Scientists, including Marron Professor Kevin Cromar, recently called on the EPA to reconvene an expert panel on particulate matter pollution as part of the agency's process for evaluating its regulatory pollution standard.
The chairwoman of the US Committee on Science, Space, and Technology has demanded that the Environmental Protection Agency (EPA) reconvene its disbanded panel of experts on particulate matter (PM) air pollution and human health. In a letter on May 15, the Science, Space, and Technology Committee Chair Eddie Bernice Johnson told EPA Administrator Andrew Wheeler that it would be “inappropriate” for the agency to proceed with its assessment of the US Government’s PM standard without reconvening its PM Review Panel. Under the US Clean Air Act, the EPA must regularly review scientific research to produce Integrated Science Assessments (ISAs) for six criteria air pollutants: PM, ozone, carbon monoxide, sulfur oxides, nitrogen oxides, and lead.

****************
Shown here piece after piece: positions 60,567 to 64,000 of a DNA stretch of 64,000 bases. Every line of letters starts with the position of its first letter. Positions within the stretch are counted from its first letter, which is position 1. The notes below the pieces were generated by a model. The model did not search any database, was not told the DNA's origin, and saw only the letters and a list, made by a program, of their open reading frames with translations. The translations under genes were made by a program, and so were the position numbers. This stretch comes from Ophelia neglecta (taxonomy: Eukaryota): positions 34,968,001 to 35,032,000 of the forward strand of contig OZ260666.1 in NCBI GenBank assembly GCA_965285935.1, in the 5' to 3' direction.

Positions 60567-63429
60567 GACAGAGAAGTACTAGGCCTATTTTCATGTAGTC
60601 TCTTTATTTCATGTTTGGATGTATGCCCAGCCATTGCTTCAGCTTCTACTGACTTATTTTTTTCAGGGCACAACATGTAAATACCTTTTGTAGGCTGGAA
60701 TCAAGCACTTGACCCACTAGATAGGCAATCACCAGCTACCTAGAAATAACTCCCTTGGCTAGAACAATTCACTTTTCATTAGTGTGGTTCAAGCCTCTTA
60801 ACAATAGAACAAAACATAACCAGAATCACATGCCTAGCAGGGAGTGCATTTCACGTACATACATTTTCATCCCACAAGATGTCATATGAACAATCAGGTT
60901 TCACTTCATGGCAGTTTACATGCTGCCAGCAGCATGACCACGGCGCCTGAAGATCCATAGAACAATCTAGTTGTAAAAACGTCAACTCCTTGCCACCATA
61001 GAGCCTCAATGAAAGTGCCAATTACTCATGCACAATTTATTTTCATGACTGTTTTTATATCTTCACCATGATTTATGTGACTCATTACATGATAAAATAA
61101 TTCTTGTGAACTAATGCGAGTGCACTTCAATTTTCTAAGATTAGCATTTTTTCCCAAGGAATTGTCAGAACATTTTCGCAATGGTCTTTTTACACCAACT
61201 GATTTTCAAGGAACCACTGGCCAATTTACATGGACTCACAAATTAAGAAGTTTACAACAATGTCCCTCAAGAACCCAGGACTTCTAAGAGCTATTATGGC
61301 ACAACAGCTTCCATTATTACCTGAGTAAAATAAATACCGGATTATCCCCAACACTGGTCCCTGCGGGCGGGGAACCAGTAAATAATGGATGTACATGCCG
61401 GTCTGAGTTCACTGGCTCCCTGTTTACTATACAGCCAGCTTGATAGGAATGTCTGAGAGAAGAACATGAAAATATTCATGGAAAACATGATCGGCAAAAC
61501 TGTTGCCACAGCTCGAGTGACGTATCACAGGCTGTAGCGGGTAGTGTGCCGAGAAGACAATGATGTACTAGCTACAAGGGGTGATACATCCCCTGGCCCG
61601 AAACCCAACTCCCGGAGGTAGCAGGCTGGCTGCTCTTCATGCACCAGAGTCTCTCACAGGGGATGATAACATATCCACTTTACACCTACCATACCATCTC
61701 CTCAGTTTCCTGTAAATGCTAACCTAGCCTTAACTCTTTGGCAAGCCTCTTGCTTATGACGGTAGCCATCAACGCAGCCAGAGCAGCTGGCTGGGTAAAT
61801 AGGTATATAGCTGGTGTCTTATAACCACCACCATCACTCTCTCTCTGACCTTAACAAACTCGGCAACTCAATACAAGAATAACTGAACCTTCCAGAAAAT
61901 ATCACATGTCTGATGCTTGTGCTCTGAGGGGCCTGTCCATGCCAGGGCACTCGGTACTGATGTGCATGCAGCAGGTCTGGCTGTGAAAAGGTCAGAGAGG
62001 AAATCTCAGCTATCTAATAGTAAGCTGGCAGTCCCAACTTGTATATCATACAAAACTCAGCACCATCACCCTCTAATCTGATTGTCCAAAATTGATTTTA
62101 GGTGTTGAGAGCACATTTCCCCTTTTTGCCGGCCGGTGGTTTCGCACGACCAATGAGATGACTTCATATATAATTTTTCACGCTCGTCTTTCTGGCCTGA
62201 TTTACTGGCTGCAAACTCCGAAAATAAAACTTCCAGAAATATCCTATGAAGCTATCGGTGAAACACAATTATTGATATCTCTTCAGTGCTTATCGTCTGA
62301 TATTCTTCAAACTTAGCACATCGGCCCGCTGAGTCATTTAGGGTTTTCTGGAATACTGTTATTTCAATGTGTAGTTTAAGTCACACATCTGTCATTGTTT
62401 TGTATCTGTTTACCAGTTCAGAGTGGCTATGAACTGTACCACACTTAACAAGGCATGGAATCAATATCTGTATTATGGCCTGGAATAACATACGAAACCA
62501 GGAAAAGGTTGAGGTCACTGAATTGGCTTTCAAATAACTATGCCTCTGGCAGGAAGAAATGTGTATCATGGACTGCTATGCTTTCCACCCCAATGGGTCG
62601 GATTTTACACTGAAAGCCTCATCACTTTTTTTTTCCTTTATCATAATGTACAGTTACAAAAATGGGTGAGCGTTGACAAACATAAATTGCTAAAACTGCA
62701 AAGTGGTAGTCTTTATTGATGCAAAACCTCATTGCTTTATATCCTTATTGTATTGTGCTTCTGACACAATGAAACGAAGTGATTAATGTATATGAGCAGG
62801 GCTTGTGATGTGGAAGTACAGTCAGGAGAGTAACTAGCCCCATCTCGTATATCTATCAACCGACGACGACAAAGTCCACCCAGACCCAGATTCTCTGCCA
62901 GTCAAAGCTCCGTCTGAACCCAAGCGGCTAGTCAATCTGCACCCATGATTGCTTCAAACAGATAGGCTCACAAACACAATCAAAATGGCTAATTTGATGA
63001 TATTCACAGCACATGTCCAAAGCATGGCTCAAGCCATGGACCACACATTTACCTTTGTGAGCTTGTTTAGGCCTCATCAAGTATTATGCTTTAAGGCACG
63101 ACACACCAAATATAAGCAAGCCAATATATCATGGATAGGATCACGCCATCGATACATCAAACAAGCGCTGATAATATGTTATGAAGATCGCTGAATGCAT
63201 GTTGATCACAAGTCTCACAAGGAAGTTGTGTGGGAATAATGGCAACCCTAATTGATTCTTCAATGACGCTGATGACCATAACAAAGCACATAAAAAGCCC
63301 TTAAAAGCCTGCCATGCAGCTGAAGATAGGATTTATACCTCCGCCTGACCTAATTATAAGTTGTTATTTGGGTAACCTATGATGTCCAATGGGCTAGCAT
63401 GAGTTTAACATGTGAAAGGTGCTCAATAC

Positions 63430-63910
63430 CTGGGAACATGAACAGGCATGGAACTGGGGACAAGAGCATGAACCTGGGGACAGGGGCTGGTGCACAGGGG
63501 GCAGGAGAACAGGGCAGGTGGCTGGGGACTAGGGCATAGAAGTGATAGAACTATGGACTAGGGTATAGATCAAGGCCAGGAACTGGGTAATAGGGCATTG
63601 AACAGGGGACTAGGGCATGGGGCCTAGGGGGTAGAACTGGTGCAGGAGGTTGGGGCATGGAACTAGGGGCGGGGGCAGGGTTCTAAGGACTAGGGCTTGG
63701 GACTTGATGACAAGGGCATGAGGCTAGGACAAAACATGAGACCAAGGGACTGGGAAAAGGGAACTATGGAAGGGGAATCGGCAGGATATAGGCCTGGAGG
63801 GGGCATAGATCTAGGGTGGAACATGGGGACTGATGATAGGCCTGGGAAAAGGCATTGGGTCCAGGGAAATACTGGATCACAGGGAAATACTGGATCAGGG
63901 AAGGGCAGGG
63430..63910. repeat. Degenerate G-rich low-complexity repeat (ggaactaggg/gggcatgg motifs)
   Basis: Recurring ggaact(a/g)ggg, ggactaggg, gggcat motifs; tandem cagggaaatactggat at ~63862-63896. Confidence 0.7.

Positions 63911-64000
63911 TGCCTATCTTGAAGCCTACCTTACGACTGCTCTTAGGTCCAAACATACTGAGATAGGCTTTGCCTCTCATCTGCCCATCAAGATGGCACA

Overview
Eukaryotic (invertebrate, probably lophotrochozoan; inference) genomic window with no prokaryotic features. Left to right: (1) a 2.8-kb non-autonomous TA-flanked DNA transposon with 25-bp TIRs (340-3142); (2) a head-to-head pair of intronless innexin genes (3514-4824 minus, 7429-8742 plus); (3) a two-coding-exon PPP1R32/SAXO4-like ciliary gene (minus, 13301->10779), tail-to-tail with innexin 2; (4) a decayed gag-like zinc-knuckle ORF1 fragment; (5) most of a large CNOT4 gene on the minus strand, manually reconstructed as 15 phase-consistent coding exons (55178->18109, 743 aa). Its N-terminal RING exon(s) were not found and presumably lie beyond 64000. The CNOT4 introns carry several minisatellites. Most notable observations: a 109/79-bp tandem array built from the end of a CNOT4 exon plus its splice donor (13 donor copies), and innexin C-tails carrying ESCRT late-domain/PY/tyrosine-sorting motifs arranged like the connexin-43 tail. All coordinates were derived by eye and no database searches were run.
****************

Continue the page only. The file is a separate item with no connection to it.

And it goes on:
EPA staff scientists write draft ISAs, which are then reviewed by members of the seven-member Clean Air Scientific Advisory Committee (CASAC) with the assistance of expert review panels. Former EPA Administrator Scott Pruitt terminated the appointments of CASAC members who had EPA grants, citing the research funding as a conflict of interest; members with industry funding were exempt. CASAC terms were halved from 6 years to 3 years and Pruitt appointed consultant risk analyst Tony Cox, a vocal critic of the EPA’s approach to risk assessment and air pollution regulation, to serve as chair of the CASAC in 2017.
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